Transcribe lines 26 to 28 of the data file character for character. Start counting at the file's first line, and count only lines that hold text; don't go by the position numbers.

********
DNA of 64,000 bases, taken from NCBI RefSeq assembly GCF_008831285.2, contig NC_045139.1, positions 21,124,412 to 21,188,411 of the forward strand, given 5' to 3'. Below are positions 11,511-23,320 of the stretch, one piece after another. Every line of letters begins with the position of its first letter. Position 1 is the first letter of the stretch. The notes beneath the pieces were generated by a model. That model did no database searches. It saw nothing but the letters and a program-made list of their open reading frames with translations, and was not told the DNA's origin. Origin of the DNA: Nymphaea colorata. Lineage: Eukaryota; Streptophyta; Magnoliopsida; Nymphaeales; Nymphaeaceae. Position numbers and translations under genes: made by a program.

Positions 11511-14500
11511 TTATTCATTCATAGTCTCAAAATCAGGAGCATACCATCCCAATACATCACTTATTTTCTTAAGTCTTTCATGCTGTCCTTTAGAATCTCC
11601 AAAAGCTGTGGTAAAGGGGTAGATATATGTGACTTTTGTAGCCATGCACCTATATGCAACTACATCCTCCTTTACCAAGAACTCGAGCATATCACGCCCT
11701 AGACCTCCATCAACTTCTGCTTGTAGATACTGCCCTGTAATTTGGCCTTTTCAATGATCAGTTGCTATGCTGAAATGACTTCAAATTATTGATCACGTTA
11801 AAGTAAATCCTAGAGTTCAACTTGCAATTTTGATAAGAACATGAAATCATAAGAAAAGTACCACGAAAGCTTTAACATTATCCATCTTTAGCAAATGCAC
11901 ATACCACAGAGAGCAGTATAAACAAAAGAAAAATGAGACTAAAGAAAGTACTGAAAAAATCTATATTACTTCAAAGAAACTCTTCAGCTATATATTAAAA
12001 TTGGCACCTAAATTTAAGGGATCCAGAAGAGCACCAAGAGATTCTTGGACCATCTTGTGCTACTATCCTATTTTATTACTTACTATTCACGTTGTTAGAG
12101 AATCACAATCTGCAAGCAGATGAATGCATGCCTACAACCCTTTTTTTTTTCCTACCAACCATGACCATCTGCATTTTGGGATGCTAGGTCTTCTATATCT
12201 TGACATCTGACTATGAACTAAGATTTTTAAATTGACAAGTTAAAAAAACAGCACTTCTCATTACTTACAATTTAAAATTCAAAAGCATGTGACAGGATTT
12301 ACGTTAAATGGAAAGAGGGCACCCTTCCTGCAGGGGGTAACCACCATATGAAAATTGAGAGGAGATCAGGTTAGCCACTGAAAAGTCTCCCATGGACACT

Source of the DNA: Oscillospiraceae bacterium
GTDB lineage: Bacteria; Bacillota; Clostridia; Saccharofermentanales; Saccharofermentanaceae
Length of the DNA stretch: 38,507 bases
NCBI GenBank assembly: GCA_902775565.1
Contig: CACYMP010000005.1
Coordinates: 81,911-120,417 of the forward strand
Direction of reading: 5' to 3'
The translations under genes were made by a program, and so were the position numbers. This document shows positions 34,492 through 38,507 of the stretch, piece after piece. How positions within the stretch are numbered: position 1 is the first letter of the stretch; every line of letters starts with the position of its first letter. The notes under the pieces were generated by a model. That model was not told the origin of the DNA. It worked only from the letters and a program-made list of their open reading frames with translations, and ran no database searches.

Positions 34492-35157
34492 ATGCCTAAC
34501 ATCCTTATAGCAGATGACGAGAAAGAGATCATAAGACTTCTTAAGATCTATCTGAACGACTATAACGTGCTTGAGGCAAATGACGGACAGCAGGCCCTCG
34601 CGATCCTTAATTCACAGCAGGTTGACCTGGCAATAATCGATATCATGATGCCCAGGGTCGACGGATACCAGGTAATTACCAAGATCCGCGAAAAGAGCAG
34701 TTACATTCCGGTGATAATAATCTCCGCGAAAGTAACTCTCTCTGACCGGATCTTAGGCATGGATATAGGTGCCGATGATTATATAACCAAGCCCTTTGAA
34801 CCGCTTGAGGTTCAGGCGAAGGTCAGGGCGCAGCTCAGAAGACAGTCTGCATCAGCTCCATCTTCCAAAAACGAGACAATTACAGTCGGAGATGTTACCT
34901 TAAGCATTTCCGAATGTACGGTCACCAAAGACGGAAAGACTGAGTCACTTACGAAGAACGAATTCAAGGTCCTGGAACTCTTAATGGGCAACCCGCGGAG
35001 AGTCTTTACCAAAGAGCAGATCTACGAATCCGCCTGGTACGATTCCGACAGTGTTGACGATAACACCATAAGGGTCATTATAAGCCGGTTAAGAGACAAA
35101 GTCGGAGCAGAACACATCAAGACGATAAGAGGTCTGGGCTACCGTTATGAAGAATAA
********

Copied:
34901 TAAGCATTTCCGAATGTACGGTCACCAAAGACGGAAAGACTGAGTCACTTACGAAGAACGAATTCAAGGTCCTGGAACTCTTAATGGGCAACCCGCGGAG
35001 AGTCTTTACCAAAGAGCAGATCTACGAATCCGCCTGGTACGATTCCGACAGTGTTGACGATAACACCATAAGGGTCATTATAAGCCGGTTAAGAGACAAA
35101 GTCGGAGCAGAACACATCAAGACGATAAGAGGTCTGGGCTACCGTTATGAAGAATAA